Lane Splitting in Oregon

Lane Splitting. It’s the practice of riding a motorcycle between rows of stopped or slow-moving traffic. You probably know that it’s been legal in California for many years, but what you may not know is that it’s explicitly or implicitly illegal in every other U.S. state.

How about Oregon? Don’t even try it! Oregon state law is very clear: Unless you’re passing another motorcycle or moped, you may not pass a vehicle that’s in the same lane while riding a motorcycle (or moped), according to ORS section 814.240. That’s a $260 fine (plus fees), and it doubles in construction or other special zones.

Someday, lane splitting may become legal in Oregon. In January 2017, the aptly-named State Senator Jeff  Kruse (R) introduced Senate Bill 385, which would have allowed lane splitting in Oregon, if  the rider was on a roadway marked for at least 50 mph in traffic moving slower than 10 mph. The rider may travel no more than 20 mph – it’s not the same kind of freewheeling California lane splitting, but it’s a start. Unfortunately, the bill failed to make it from the committee to the floor of the Senate for a vote. Oregon motorcyclists are hopeful the bill will be reintroduced in 2019.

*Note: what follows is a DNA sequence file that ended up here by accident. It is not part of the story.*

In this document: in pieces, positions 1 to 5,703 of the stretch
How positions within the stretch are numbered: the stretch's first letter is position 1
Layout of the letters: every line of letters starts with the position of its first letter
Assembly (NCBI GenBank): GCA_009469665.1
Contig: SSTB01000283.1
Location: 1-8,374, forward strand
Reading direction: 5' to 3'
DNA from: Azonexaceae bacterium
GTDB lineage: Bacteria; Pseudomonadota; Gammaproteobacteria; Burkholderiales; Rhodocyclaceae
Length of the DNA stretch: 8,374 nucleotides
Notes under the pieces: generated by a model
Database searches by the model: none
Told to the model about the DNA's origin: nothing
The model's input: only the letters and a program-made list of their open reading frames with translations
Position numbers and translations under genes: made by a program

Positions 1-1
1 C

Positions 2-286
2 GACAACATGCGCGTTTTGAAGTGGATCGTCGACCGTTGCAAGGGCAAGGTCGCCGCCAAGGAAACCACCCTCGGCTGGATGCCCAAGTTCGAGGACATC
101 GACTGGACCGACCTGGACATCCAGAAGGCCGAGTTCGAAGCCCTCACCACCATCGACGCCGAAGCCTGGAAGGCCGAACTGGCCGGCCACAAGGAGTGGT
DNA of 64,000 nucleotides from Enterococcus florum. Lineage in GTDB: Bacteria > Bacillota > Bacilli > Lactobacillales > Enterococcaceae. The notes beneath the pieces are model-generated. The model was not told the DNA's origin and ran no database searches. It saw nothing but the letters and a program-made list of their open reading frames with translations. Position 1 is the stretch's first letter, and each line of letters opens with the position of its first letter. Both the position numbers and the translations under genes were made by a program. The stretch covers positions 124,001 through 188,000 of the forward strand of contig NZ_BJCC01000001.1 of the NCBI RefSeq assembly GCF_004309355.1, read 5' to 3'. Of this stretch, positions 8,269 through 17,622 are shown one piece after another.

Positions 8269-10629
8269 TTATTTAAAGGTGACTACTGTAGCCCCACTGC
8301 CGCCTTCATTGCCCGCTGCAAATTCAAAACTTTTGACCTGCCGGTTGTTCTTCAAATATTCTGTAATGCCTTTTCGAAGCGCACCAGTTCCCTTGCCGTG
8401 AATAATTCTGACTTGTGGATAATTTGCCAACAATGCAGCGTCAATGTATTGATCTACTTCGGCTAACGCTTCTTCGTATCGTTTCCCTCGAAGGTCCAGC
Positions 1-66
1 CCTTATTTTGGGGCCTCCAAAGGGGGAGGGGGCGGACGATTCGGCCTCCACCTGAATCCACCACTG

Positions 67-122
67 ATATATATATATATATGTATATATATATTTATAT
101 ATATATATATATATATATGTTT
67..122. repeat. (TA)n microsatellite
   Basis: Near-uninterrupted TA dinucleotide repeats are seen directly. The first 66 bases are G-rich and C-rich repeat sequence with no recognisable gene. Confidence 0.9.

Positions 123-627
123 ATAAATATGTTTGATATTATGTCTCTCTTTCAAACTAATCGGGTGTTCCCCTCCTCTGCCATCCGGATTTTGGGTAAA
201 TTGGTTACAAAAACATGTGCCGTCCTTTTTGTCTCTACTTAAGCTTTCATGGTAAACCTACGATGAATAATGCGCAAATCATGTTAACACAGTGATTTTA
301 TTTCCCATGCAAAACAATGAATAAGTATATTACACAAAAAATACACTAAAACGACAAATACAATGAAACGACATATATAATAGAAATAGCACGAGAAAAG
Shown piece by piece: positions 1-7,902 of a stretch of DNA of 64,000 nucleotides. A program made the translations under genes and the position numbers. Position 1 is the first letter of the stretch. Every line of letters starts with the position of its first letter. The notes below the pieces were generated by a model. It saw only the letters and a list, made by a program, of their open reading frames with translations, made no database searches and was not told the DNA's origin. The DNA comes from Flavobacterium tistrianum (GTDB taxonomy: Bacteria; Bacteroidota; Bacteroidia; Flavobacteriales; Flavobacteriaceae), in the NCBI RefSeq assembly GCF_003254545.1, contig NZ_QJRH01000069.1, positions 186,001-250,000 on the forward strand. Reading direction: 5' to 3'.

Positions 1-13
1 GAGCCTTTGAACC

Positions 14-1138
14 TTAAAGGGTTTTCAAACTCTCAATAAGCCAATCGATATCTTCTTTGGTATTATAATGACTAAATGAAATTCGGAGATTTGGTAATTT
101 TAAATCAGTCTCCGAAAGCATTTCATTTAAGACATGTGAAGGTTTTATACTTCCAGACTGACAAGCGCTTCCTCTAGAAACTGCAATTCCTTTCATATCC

Lane Splitting in Oregon

Oregon’s state DOT ginned up this ad for social-media sites.

Public opinion is divided in Oregon. Many motorists assume lane splitting is an unsafe practice, despite scientific evidence to the contrary. Judging by reader comments on social media and news websites, they’re alarmed by the noise and proximity of passing motorcyclists, especially those that they perceive as going unsafe speeds. The Oregon Department of Transportation takes an active stance against the practice, saying it surprises drivers and that motorcycles need a full lane to ride safely. But Oregon motorcyclists are actively supporting lane splitting and hope to see it become legal.

So what can you do? Exercise your rights as a motorcyclist! Join the AMA – which doesn’t not support lane splitting – as well as other rider’s groups in Oregon that are working to convince the public and politicians that lane splitting is safe and saves time for everyone. Hopefully, we’ll be able to say lane splitting in Oregon is legal sometime soon.